Let’s be honest. This year the Emmys went a little overboard with Homeland love (Morena Baccarin for Best Supporting Actress? Please.) and continued to rain nominations on stale honourees of yesteryear, like the cast of one-note-wonder Modern Family. (Oh wait. Gloria mispronounced a word due to her accent. Again? I think I finally get the joke. LOL!). And while I admit Downton Abbey’s entertaining, it’s also got the writing quality of a British olden-days Melrose Place, and I can’t quite believe it got as many nominations as it did.
So who do I think was more deserving than some of these picks? I’m glad you asked. The following gals, guys and shows are so talented, they don’t need no Emmy to prove it (though they certainly deserve it).
Monica Potter, Parenthood
Who would’ve guessed the woman I previously solely associated with a mediocre Freddie Prinze Jr. romcom would go on to make me cry like a damn baby week after week on NBC’s brilliant and painfully underrated Parenthood? As her character — the dedicated, hard-working, sometimes frazzled mom of two Kristina — battled cancer in season five, Monica Potter took a subject matter that often turns overwrought and predictable and performed the shit out of it with subtle, conflicted, breathtaking emotion.
My favourite scene in the whole season is when daughter Haddie makes a surprise visit home when she learns of her mom’s illness. Kristina sees her approach and in a single breath appears overjoyed to see her daughter and heartbroken at the realization of her true reason for visiting. Monica Potter deserves every damn trophy for that and so many other emotionally-charged scenes that held us captive throughout the season.
(Peter Krause. He deserves one of these trophies for Parenthood too).
Jennifer Carpenter, Dexter
I stopped caring about Dexter the character seasons ago, around the time he couldn’t stop blubbering about his dark passenger to Lumen, and after he had moved on remorse-free from the death of his wife.
Luckily, while Dexter’s largely remained a stagnant, self-centered, whiny bitch of a serial killer, his sister Deb proved herself the real reason people keep watching. Determined, tough-as-nails, but often conflicted emotionally as Dexter’s actions royally fuck with her life, in season seven she was faced with her biggest revelation to date: that her brother is indeed a serial killer.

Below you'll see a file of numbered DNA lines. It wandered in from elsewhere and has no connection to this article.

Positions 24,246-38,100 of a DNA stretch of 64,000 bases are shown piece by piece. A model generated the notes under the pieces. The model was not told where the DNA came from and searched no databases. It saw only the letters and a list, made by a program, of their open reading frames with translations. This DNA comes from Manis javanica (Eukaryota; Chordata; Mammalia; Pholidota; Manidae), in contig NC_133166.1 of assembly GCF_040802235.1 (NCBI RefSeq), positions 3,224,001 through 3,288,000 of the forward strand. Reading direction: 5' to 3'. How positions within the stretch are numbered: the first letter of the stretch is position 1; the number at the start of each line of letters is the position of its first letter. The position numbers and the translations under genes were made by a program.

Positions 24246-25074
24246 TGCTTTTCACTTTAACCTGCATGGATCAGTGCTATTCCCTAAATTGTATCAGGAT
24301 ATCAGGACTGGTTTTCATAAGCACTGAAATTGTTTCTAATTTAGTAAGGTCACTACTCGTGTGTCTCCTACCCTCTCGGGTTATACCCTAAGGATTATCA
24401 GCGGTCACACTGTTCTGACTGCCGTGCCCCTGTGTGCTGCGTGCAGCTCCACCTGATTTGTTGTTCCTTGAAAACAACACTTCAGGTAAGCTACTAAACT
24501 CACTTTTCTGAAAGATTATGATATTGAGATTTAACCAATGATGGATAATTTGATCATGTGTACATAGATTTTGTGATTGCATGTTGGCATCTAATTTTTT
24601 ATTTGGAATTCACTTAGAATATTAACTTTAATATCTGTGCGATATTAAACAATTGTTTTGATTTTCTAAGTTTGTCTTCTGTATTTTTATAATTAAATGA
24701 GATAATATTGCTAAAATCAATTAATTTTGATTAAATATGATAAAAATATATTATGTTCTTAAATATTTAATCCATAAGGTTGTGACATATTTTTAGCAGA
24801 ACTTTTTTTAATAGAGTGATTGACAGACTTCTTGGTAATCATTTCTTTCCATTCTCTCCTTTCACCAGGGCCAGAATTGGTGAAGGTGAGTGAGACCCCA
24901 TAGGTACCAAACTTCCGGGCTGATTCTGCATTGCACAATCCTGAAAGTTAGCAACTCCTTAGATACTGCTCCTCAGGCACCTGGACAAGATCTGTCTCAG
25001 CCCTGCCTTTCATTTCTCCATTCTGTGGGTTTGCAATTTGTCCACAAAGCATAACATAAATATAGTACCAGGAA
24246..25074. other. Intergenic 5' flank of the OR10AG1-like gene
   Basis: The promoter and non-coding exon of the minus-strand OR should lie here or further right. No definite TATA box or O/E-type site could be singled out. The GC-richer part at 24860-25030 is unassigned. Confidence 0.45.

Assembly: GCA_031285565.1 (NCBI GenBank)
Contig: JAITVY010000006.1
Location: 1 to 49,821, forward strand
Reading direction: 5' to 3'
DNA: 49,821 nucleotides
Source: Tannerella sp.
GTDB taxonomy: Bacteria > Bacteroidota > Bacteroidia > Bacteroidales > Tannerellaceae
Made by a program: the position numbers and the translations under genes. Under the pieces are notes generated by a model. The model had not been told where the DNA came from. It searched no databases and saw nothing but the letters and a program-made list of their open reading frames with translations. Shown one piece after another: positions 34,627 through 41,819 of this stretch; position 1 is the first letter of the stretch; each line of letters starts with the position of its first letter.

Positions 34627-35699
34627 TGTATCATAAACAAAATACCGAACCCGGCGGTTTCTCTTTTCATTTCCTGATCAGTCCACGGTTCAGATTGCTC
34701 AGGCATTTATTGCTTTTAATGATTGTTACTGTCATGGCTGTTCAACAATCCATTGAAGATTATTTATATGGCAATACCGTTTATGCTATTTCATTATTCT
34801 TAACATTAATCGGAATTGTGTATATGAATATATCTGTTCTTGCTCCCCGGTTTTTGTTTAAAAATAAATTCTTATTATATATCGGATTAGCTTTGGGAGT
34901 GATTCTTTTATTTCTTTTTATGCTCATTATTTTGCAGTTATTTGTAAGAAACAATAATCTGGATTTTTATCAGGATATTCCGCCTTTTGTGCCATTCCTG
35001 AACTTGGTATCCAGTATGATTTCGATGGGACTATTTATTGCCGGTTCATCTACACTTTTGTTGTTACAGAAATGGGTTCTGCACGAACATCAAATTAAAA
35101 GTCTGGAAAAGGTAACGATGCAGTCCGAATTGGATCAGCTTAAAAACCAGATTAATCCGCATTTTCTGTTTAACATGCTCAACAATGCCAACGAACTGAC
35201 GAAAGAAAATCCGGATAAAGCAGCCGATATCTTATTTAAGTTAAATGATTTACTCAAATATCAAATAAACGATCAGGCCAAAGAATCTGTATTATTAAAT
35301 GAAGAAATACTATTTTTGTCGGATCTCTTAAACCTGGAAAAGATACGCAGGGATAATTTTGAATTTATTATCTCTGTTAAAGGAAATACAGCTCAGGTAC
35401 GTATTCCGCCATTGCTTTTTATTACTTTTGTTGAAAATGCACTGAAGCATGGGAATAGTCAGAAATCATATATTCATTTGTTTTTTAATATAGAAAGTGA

And you know what that means: more turmoil, more emotions, and more F-bombs from Deb’s brilliant portrayer Jennifer Carpenter, who’s got the chops to captivate opposite Michael C. Hall. As the series is set to end next Sunday, it’s a crime that Carpenter’s work has never received any love from those who bestow awards. Like the character she plays, she’s the one I’m always pulling for.
Parks and Recreation
While Amy Poehler’s been singled out once again (and deservedly so!) for her portrayal of Leslie Knope, Emmy voters have never shown any love to her friends in Pawnee or Parks & Recreation as the outstanding comedy series it is. Which is a shame because not only does Parks and Rec consistently bring the laffs, it also consistently leaves you with a good-natured smile on your face thanks to its incredible ensemble.
With Leslie fighting for good and rallying her ragtag crew of public servants around her, one of the great things about Parks and Rec is that it doesn’t grow stale. Its characters are constantly evolving, whether it’s Chris going to therapy, Andy trying (failing) to be a cop, or Leslie realizing the changes she’s brought to her town aren’t all that appreciated. While you’d think Emmy voters would eventually feel some of the good will the show emanates, it turns out Leslie’s next campaign should be to get the Academy on board with Ben, Tom, April, Andy, Donna, Ann, Chris and the rest of the gang.
Alternatively, as long as you bring Ron Swanson all the eggs and bacon you have, I think he’ll let the lack of Emmy love slide.
Keri Russell/Matthew Rhys/The Americans
We’ve previously fallen in love with both Keri Russell and Matthew Rhys on TV as the title character of Felicity and Kevin on Brothers and Sisters, respectively. Now on The Americans they’re playing less loveable but still completely captivating — and arguably more complex — characters Elizabeth and Phillip. As KGB spies in the 1980s, they’re faced with varied levels of conflict between their loyalty to Russia and their cover as a married couple and parents of two pre-teens.
Sadly it seems the Emmys believe there’s only room for one teen star turned badass espionage chick on the ballot. How else can we justify Russell’s lack of nomination? It’s a little jarring but completely awesome to see her take on the more cold-natured character of the duo, and just thrilling to watch her kick ass! Both she and Rhys deserve some Emmy love, as does the show, which takes you on numerous well-plotted twists that never tempt you to roll your eyes.
Not to mention, whoever’s in charge of the innumerable wigs in each episode deserves all the hair Emmys in the world.